OPINION: How did we get to this quagmire on gun violence?

Gun Rights

Here’s what I am so tired of hearing. First, you hear the gunshots — if not literally, at least figuratively, as there is yet another report of a mass shooting somewhere in America. Then come the devastated local officials to explain that they had no idea it could happen in their town. Then come the politicians to offer prayers and sympathy — a phrase which now just makes me want to gag. And then finally come the statements from NRA-owned politicians about how this is not about guns but about mental health. And then comes … nothing.

Anchorage recently was shocked to find out that a young man who stabbed a stranger with no provocation and left her paralyzed was released from jail because he couldn’t be charged if he didn’t understand the charges against him. That’s the state of mental health care throughout this country. A lot of talk about how necessary it is. A lot of outrage over incidents like the recent one in Anchorage. And then … nothing.

Funding mental health programs has never been a priority in this state, well at least not since the end of unlimited oil money. There was a time in the 1980s where we actually had annual mental health grants that went out to all regions of the state in order to help them start and maintain local mental health services. It will come as no surprise to anyone that those grants disappeared quicker than a rock sinks in water as soon as the money started to dry up. Those local clinics ended up closing and those people in those areas needing mental health services often ended up with “Greyhound therapy.” We may not have a bus from the Bush areas of Alaska to Anchorage and Fairbanks, but we still know how to put people on a plane. They leave for “services,” and all too often never return.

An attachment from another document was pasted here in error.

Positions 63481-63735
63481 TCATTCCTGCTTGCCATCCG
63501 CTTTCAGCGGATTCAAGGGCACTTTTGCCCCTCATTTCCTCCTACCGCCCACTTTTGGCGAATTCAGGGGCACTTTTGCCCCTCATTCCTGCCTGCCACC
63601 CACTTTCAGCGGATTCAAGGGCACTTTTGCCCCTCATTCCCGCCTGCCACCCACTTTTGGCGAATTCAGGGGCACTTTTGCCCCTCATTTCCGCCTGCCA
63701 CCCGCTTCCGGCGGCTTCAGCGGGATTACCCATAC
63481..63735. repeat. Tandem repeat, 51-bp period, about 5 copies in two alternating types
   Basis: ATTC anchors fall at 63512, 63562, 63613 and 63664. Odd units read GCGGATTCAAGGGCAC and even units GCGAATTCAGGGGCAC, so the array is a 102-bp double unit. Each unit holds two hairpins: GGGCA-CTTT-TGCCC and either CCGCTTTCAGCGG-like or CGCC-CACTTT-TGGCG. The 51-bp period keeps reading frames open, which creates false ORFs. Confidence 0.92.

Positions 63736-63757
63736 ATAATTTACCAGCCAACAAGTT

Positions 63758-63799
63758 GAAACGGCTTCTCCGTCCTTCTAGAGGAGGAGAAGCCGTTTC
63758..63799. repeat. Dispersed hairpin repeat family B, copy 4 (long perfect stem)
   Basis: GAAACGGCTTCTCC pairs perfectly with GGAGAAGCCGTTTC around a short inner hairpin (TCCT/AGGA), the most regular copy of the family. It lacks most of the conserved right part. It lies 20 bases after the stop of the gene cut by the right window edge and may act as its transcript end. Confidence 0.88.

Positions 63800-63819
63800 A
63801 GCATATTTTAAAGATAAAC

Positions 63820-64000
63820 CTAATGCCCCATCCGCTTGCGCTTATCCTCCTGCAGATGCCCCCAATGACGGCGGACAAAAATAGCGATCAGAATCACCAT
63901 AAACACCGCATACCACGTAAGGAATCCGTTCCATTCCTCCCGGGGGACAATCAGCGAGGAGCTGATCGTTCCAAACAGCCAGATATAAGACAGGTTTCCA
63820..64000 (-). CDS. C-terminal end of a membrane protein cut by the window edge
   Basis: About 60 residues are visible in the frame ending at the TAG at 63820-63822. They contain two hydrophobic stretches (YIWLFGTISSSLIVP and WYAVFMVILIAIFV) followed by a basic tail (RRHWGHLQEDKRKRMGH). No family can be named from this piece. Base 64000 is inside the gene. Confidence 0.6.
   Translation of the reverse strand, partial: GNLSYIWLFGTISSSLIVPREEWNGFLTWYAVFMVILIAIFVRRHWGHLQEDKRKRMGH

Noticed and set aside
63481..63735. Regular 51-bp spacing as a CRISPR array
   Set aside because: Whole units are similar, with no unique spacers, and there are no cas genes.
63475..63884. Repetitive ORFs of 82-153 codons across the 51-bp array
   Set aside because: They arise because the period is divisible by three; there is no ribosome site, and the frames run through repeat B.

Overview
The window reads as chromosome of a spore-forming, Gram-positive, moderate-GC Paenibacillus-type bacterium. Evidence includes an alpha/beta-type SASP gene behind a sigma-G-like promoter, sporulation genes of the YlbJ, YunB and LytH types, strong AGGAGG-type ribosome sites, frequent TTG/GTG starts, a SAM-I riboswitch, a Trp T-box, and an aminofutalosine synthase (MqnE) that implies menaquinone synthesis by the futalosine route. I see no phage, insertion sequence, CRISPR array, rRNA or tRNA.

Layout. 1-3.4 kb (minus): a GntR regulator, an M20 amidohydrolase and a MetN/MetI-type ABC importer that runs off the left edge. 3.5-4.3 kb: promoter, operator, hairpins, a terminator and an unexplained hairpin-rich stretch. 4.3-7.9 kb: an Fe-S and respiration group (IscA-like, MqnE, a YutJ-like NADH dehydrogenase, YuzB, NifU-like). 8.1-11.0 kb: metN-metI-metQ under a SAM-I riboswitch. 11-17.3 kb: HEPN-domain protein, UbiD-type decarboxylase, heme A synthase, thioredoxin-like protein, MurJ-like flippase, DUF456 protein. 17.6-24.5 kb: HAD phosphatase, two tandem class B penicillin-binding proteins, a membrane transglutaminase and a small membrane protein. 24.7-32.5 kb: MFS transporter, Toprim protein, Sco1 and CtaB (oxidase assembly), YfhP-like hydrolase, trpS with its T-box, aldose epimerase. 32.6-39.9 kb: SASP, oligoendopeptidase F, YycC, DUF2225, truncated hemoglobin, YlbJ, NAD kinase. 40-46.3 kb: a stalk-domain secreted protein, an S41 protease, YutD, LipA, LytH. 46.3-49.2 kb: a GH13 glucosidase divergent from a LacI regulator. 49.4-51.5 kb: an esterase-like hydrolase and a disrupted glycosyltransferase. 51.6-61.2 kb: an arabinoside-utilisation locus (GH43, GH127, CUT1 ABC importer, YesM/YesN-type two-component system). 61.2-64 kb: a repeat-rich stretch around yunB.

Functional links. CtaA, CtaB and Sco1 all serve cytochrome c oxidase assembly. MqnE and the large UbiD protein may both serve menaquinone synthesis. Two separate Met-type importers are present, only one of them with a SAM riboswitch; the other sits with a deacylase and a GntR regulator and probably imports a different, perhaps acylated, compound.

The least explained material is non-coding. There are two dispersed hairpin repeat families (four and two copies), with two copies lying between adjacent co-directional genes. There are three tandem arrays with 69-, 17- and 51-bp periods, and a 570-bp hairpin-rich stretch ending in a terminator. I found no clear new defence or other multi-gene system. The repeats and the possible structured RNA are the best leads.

As far as mental health and mass shootings are concerned, I see that connection only if you call right-wing extremists mentally ill. All too many of them kill out of sheer hate for anyone and anything they deem as different. Mental health is not the issue. Hate is the issue. The attempt by the NRA to put all the blame on the mentally ill is just shameful.

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The NRA blames the mentally ill knowing that it has no responsibility to fund programs to help them. They use their money to lobby Congress so that it does NOT pass laws that keep guns out of the hands of those with mental illness.

The NRA has a lot of things it should be embarrassed about. But blaming the mentally ill for gun violence when it fights against laws that would keep guns out of the hands of the mentally ill should put them in the deepest circle of hell. They pick on a population with little political clout. They hand their paid politicians scripts that refuse to admit to the reality of American life today. They pretend that the Founding Fathers wanted everyone to have access to weapons of mass destruction. They pretend that the phrase “well-regulated militia” is not in the Second Amendment. Or, worse yet, they pretend that armed bands of hateful, mostly white men waving Confederate flags and brandishing rifles are the militia referred to. That might be true if the South had won the war, but it didn’t. So, waving their flag means either they want Black Americans to be put back into slavery or they are too ignorant of history to understand they are waving the flag of a country that lost its war against us.

Who ever thought the day would come when going to a parade or a mall meant taking your life into your own hands? Who ever thought the day would come when protecting hate and violence would become a Congressional priority? Who ever thought we’d see the day when deciding to go grocery shopping was a life-or-death decision?

I’m tired of it all. So should you be. Come November, take a close look at the person you plan to vote for and decide if you trust your life, and the lives of your school kids, in their hands.

Elise Patkotak is an Alaska columnist and author. Her book “Coming Into the City” is available at AlaskaBooksandCalendars.com and at local bookstores.

The views expressed here are the writer’s and are not necessarily endorsed by the Anchorage Daily News, which welcomes a broad range of viewpoints. To submit a piece for consideration, email commentary(at)adn.com. Send submissions shorter than 200 words to letters@adn.com or click here to submit via any web browser. Read our full guidelines for letters and commentaries here.

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